When spring rolls around, my cabin fever meter reaches It’s boiling point and I am ready to get out and hit the woods. The best thing about getting out in the spring months is the fact that elk and deer are starting to drop their antlers and, if you find the right spots, the shed hunting can be top-notch, even on public ground. This ups the motivation level tenfold to get out and start putting some boot leather on the ground.

I have had some great success shed hunting in the last few years and wanted to share some of my shed hunting secrets. They’re not really big secrets, and are more about hard work and common sense, but I’ll share them with you anyway.

People ask me all the time how I find so many elk sheds on public land, and my response is pretty much the same every time … I know where the elk are and I walk a lot. So, if you know where the elk are feeding from late March through May, you’ve already got this shed hunting thing half licked! The sheds are not going to magically move to a secret area, so focus on where you’ve seen elk in the past and look for travel routes and bedding areas.

If the area that’s holding elk has drivable roads, fill up the tank and start driving. Bring a good binocular and a high-power spotting scope with a window mount on your drive, and you’ll be even closer to success. The method is pretty simple: Drive every inch of the roads that the elk or deer travel and glass any possible location where they could have lost an antler. These sheds will be easy pickings and you want to get to these first.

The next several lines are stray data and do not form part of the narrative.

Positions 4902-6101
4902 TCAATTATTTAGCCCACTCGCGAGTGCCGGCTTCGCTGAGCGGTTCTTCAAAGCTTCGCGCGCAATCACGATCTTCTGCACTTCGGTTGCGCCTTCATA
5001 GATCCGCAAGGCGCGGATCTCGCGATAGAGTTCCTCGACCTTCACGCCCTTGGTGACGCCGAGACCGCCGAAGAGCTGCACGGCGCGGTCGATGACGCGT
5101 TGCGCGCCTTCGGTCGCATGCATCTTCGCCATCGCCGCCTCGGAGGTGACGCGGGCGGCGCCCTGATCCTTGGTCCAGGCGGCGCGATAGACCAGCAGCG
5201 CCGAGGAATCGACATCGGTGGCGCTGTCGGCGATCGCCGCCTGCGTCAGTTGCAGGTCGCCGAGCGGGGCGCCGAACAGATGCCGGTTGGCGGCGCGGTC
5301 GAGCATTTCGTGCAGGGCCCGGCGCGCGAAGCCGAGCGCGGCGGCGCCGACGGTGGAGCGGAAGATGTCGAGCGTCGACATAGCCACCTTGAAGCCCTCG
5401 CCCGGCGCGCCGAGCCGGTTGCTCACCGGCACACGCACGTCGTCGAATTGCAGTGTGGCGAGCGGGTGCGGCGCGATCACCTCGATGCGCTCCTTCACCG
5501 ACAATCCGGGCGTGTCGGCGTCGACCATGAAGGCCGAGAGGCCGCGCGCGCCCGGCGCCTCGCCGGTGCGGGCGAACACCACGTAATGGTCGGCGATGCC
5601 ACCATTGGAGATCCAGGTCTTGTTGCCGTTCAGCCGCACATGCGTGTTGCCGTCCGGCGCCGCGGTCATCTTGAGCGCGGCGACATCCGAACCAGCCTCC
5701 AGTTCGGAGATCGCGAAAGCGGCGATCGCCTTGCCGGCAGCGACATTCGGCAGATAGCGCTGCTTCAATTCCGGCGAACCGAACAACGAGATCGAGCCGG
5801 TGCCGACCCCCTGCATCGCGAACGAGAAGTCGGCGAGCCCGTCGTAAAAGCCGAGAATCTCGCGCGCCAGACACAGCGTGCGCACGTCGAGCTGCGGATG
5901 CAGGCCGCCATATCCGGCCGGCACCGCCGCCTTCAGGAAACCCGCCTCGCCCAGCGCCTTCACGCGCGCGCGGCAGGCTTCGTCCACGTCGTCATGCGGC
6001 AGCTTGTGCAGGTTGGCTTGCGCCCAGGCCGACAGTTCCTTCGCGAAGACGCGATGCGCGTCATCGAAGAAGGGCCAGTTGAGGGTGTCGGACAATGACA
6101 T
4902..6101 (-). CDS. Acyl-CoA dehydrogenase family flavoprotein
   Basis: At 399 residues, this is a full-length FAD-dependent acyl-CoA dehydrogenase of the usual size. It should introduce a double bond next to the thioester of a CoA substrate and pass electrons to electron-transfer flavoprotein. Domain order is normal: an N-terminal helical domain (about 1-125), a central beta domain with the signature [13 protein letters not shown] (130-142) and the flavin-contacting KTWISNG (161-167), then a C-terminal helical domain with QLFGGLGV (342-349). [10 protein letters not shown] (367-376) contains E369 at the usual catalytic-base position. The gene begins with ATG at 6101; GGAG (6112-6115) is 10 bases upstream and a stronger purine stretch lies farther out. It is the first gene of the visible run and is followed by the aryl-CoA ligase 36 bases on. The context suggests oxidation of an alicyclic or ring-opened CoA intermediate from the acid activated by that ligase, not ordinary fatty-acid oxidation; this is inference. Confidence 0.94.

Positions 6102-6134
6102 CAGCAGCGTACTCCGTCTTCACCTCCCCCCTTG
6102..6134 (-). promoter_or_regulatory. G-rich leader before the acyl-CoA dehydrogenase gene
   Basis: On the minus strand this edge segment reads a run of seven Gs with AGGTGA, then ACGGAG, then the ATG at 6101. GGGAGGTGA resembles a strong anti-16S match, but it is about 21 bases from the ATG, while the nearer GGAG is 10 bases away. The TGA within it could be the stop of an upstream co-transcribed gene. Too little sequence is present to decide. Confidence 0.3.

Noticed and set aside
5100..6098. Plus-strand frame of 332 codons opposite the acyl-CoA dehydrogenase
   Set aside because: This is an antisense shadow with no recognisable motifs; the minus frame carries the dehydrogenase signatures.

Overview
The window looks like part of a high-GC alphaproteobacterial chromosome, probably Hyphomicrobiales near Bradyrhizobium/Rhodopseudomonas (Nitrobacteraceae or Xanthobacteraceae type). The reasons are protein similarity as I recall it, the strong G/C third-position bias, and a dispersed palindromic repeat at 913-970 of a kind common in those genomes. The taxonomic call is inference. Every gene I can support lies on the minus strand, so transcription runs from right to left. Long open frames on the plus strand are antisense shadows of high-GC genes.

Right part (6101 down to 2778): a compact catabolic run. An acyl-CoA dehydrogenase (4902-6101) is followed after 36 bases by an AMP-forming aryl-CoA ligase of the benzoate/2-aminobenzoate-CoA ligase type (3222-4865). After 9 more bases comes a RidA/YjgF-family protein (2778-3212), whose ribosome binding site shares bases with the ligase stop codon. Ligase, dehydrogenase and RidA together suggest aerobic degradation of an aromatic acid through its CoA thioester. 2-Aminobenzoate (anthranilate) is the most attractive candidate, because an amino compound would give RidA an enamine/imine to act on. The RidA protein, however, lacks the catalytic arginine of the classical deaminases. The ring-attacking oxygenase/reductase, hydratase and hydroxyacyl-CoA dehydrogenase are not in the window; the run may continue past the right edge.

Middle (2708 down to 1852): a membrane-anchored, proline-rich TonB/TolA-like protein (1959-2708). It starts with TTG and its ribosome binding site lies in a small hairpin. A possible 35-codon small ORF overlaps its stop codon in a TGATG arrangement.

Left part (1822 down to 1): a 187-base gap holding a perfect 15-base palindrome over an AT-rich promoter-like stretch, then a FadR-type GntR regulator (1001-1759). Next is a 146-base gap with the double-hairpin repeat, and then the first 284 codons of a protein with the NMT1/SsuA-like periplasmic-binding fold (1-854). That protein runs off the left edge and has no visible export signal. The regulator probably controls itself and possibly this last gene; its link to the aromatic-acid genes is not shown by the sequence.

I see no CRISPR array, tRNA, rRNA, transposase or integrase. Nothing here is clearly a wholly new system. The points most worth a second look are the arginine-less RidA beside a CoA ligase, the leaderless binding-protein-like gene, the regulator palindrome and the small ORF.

Check your area as often as possible. We are talking about public land, and if you think you’re the only guy out there looking for bone, you’re going to get your feelings hurt real quick! Getting to know the locals is another good idea, that way you can give them a call during the work week and check the status of “horn droppage.”

Once the roadway areas have been covered and the easy sheds are in the back of the truck, the hard work starts. You’ll want to walk all the feeding areas first. I have found that doing sweeps with two or three people through a feeding area works best, but this can also be done on your own. Just be ready for a long day and make sure your boots are broken in.

At this point I concentrate on the aspens that are usually surrounding feeding areas. These areas require a little more TLC and a lot more concentration. The dead aspen branches look a lot like sheds, and picking through the tangle will take some time.

Your next target should be travel areas. This is simple. Just walk the area in which the elk are traveling and hope you find a few hanging limbs that the bulls have run into with their antlers.

Sometimes shed hunting can be irritating, but if you keep your mental glass half full, you will always have a great time. Bring a friend who will help keep you motivated. If you try to put things into perspective (you could always be working instead), you’ll be much happier, even if you go home empty-handed.

The spring shed hunting months are also a great time to test out new gear. It’s always better to have something fail when you are near the car, rather then 6 miles into a rugged wilderness area. You can also get some great pre-season cardio in at this time and find out where you stand physically as the big-game season approaches.

These tips have helped me become a better shed hunter through the years and I hope they help you as well.